If I had to remember only one success of President Macky Sall’s foreign policy in 12 years, it would be undoubtedly and without any hesitation: the departure of Yaya Jammeh. Jammeh has been a thorn in Senegal’s side for 23 years playing arsonist by night and apple sapper by day in the Casamance crisis which is our most serious national crisis. On the international scene, a State has only two actors: the diplomat and the soldier. And the fact that President Sall relied alternately and harmoniously on the diplomat and the soldier to oust Jammeh without a shot is a stroke of genius that deserves to be studied in the schools of war and diplomacy. This stroke of genius had a decisive impact on the crisis in Casamance by depriving the MFDC of a fallback zone but also and above all by bringing Casamance geographically closer to the Farafégny bridge. The MFDC had given the wrong answer to a real question (landlockedness), with Pont, de Farafegny among others (boats and planes), the President gave the right answer to the real question, thus making the MFDC anachronistic.
This is why in my opinion, the departure of Jammeh and the Farafegny bridge are more important than all the other successes because we say “a country makes its history but undergoes its geography”. Our geography is what Senghor called the concentric circles to march towards African unity. In his excellent book, Senegal and its neighbours, Momar Coumba Diop shows that the first circle around Senegal was a ring of fire with a military intervention in Gambia (Fode Kaba 2), a military intervention in Guinea Bissau (Operation Gabou), a long conflict with the Mauritania of Ould Taya, without forgetting the antagonism between Senghor and Sekou Toure and the ephemeral federation of Mali. Between Senegal and its neighbors, the 12 years of Macky Sall can be summed up in a simple way: tearing down the walls of mistrust to replace them with bridges of trust. A trust bridge over the Gambia River and another over the Senegal River with the Rosso Bridge. These bridges of trust open up Senegal, the gateway to West Africa, which was in fact a very landlocked country because the gateway was in fact only permanently open to the Atlantic. President Sall’s foreign policy has deconstructed this hegemony of the Atlanticist logic that dates back to colonization to open the door to the continent.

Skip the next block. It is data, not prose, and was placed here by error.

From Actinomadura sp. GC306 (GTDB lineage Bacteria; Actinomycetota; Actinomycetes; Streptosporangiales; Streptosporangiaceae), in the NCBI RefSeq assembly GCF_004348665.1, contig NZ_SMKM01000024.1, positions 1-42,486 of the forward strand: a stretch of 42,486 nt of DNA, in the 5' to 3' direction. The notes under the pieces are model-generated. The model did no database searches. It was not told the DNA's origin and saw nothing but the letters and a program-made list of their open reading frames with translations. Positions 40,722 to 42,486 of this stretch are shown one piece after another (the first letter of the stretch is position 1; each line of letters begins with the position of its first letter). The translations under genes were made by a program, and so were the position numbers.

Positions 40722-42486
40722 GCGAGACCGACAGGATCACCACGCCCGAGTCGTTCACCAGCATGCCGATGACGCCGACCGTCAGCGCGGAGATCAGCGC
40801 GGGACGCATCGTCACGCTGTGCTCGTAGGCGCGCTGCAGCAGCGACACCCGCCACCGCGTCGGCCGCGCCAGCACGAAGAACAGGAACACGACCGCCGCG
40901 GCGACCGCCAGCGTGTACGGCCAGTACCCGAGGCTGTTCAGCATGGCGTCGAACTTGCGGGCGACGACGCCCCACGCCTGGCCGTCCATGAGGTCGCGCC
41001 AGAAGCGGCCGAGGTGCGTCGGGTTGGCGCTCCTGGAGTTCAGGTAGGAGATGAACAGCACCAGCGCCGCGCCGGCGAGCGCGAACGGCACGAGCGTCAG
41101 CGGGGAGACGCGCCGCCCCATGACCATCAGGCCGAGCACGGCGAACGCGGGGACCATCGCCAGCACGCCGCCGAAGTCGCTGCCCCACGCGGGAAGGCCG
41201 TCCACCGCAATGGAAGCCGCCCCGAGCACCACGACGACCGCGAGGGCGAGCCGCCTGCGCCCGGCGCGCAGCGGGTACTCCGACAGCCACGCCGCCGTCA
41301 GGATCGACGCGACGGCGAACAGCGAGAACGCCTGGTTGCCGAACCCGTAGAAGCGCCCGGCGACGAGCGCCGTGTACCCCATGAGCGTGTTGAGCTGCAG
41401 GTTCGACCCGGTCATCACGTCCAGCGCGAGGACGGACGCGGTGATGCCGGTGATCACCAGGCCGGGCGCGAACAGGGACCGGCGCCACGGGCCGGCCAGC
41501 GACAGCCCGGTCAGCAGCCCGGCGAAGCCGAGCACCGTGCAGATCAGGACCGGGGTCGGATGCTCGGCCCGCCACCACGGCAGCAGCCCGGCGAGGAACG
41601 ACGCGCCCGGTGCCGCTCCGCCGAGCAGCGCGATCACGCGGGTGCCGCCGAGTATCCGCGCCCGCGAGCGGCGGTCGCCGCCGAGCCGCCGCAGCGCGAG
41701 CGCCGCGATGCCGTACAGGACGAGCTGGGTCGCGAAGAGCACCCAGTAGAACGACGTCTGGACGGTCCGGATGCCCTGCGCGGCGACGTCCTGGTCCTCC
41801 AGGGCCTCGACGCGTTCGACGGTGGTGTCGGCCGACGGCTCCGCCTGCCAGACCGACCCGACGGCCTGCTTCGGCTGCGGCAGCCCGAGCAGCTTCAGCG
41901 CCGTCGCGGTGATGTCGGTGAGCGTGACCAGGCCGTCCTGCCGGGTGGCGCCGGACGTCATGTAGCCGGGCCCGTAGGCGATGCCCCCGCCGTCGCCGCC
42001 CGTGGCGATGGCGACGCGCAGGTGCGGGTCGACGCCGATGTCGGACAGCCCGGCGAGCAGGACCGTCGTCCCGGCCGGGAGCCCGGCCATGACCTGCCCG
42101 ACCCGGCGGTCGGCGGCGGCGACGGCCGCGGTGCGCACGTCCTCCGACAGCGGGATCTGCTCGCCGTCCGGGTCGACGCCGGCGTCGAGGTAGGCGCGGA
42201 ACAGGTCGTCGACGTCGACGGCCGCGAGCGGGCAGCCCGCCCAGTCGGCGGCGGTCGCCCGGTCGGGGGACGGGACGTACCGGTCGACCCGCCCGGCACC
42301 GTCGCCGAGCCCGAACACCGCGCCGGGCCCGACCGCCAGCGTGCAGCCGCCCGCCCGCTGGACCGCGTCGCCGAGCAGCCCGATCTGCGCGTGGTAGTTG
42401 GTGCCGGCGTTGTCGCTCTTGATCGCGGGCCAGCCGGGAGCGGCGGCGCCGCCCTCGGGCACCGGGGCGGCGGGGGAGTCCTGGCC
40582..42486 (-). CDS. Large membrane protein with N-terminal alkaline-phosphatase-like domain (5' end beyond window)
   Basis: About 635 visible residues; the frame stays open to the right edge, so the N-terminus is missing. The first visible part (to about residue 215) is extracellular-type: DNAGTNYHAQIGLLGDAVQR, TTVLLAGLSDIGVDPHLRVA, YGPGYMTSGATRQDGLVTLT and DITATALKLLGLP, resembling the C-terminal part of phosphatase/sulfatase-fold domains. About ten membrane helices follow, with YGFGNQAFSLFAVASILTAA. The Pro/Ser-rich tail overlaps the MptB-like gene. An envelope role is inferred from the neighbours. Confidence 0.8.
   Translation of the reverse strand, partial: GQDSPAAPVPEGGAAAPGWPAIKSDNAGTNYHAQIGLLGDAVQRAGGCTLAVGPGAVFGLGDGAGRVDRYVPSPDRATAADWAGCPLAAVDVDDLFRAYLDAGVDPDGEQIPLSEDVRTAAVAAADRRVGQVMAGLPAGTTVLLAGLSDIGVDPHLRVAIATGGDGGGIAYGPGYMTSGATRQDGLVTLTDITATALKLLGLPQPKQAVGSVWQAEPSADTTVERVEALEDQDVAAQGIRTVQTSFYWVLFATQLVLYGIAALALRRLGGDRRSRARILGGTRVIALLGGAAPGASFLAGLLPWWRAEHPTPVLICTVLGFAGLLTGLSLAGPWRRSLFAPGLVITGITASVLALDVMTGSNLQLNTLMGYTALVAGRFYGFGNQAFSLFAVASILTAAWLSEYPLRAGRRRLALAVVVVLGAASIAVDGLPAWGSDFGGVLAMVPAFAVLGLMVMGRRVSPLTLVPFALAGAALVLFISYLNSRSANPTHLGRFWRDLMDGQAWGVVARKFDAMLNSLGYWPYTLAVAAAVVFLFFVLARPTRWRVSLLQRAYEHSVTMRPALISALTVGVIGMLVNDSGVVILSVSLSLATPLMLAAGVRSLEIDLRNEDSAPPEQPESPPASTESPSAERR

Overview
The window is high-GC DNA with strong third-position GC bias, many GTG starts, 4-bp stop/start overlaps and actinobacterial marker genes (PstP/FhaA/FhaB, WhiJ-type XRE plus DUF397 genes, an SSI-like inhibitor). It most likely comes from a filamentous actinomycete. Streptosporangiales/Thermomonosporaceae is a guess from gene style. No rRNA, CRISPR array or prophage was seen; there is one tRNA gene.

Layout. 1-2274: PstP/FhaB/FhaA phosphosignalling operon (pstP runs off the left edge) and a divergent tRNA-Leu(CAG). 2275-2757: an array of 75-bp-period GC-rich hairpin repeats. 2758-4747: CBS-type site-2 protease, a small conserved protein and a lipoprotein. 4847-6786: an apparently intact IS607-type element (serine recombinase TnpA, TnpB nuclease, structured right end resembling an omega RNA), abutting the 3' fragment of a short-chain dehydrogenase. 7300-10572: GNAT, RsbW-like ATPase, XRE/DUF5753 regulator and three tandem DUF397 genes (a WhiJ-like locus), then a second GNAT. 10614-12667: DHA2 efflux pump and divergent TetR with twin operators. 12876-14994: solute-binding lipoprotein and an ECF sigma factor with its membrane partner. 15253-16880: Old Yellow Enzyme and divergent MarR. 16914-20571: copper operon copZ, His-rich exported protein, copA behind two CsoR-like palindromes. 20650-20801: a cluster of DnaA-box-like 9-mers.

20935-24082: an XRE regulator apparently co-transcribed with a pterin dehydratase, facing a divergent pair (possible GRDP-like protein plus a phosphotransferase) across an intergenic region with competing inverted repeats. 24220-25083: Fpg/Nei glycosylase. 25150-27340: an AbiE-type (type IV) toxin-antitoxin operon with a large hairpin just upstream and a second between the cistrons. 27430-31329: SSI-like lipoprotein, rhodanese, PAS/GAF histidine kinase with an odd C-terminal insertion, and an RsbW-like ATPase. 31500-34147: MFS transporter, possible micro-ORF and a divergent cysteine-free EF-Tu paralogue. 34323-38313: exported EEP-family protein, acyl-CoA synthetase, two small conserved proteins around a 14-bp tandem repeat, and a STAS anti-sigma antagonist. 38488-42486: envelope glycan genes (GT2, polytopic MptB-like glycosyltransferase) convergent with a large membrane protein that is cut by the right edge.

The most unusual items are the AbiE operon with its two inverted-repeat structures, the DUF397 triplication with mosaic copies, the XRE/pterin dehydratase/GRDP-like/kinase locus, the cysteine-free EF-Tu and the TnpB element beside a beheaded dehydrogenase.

In twelve years, the first circle that was fire has become a circle of peace with the President’s desire to replace mistrust with trust in our relations with Mauritania with the sharing of energy wealth at the border. It is an old principle of Political Science that two countries that do business rarely go to war. So Mauritania by this principle will become one of the largest allied countries of Senegal, which is both a geographical and historical logic because the river has never been a border and the Rosso bridge will recall it in concrete. Another principle of Political Science also teaches that democracies do not go to war.
After Jammeh’s departure, The Gambia quickly returned to the democracy it had always been and therefore today has the best relations with Senegal. It is the same for Guinea Bissau since democracy returned to this country with the support of Senegal. These two principles (democracies do not go to war, when you do business you rarely go to war) on which President Sall relied to transform the ring of fire into a circle of peace and co-prosperity already shown their relevance in Europe because what is called the European model is nothing other than a substitution of the economy for war as a means of regulating relations between European nations the tragedies of the two world wars.
This article is originally published on leral.net